In the day-to-day churn of our dairy farms, it’s easy to lose sight of things that can have a direct impact on our efficiency and profits.

Bean kelly
Nutritionist / Dairy Margin Tracker

Feed mixing errors can result in higher costs, lower profits and, potentially, sick cows. Worst of all, these errors aren’t obvious unless you have a feed management system and are using it consistently. Your farm could be leaking profits and you might not even know it. If you don’t have a feed management system, or you aren’t using the one you have properly, you’re blind to mixing errors and other problems.

Finding and fixing these errors depends on using your farm’s software to its full potential. Feed management and herd management software systems help you gather data, but it’s up to you to dig a little deeper to understand what it means.

Let’s look at a hypothetical problem. You see a drop in percent butterfat on a recent processor email and decide to take a closer look.

Of course, when troubleshooting a problem like this, be sure to look for the most common issues:

  • Did forages change?
  • Are dry matter percentages correct?

In addition to these questions, don’t forget to consider the possibility of mixing errors.

What are mixing errors and how should I track them?

Mixing errors are simply how many pounds of each ingredient actually went into the mixer (actual weight) minus how many pounds should have gone in (call weight). To track mixing errors, you need feed management software. Without software, you can take steps to limit errors, but you cannot track them.

Feed management systems do a great job of recording call weight and actual weight, but be careful with average load or day errors.

Consider the example in Table 1.

The total mix error

The total mix error is the sum of mix error, 120 pounds. The 0.7 error percentage is computed by dividing the mix error (120) by the call weight (16,192). At first glance, this percentage looks acceptable, but a closer look reveals errors in haylage (280 pounds over) and grass (170 pounds under). On average, the mixing error is small, but in reality big mistakes were made on at least two of the ingredients.

To understand mixing errors, stay away from averaging loads and concentrate on actual ingredients.

What is an acceptable mix error?

There are some commonly held rules of thumb around mixing errors that should be debunked. I still hear plus or minus 3% as a goal for mixing errors. Let’s think about mixing errors in a different way.

Fermentation in a cow’s rumen has many similarities to fermenting beer. If you happen to drink Bud Light, you know that Bud Light in Florida tastes the same as Bud Light in Michigan. Do you think this would be true if the brewmaster could be within 3% for each ingredient? It’s very doubtful. In our example, using corn silage, a 3% error would be approximately 269 pounds, which seems excessive.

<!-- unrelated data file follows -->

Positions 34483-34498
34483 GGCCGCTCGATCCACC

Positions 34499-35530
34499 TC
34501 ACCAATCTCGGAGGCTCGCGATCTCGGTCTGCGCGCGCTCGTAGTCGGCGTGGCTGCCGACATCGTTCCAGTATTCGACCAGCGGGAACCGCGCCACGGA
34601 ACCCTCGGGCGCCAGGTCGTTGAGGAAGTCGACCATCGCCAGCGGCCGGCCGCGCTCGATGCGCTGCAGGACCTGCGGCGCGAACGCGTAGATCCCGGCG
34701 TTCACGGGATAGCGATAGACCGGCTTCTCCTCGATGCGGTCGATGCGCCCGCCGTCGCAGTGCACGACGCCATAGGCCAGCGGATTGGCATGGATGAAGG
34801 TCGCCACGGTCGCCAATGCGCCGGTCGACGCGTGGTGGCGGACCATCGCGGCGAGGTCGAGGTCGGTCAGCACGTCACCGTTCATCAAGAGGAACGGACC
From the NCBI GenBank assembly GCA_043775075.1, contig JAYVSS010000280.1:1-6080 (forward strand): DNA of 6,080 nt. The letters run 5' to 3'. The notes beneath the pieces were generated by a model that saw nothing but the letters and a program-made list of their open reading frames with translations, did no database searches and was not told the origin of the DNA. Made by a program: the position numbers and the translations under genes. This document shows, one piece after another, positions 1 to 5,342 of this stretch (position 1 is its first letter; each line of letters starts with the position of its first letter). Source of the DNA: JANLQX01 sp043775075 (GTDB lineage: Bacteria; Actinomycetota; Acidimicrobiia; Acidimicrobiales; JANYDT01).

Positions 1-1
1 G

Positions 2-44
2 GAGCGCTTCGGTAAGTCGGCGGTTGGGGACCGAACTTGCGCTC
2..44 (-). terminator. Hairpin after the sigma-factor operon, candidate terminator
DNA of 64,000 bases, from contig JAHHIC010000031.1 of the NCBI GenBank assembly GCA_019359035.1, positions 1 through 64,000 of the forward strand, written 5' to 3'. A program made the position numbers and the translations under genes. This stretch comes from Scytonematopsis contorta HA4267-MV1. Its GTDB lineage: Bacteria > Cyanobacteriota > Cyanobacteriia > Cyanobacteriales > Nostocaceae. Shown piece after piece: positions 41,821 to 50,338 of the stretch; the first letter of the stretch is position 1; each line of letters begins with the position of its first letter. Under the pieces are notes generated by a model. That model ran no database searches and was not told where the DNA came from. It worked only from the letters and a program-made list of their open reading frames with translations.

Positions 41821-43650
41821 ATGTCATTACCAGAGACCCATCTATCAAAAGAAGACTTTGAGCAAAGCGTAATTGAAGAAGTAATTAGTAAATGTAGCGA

My goal has been for 80 percent of “dumps” to be within plus or minus 30 pounds of call weight. Admittedly, this does not account for the magnitude of the mix error, but it provides an attainable goal.

Do mixing errors really matter?

Yes, they do matter. The better question is, “How small do mixing errors need to be before they don’t matter?” I look at mixing errors as a control point. They are easy to monitor and, if kept in control, we tend to see fewer one-off digestive issues and more consistent component yield.

How can mixing errors be improved?

To start, keep an eye on mixing errors and share the information with your feeders. Feedback does wonders.

Pick a number, such as 30 pounds, as a “good enough” goal. Most errors are overages caused by trying to hit zero, then bouncing over. If plus-or-minus 30 pounds from the call weight is acceptable, try coaching your feeders to advance to the next ingredient when they get within 30 pounds of the call weight.

Consider using a base mix combined with smaller adds, such as gluten, dry fat, molasses and dry corn. Talk to your nutritionist about specific options that might work best for your situation.

Kelly Bean, along with his son Keegan, founded Dairy Margin Tracker in 2014. Born and reared on an upper Midwest dairy farm, Bean is a dairy nutritionist and former dairy farm manager. Their company offers a suite of web-based dairy farm management tools that automatically gather data from both feed and herd management systems and makes this data available via smartphone to interpret results and make changes.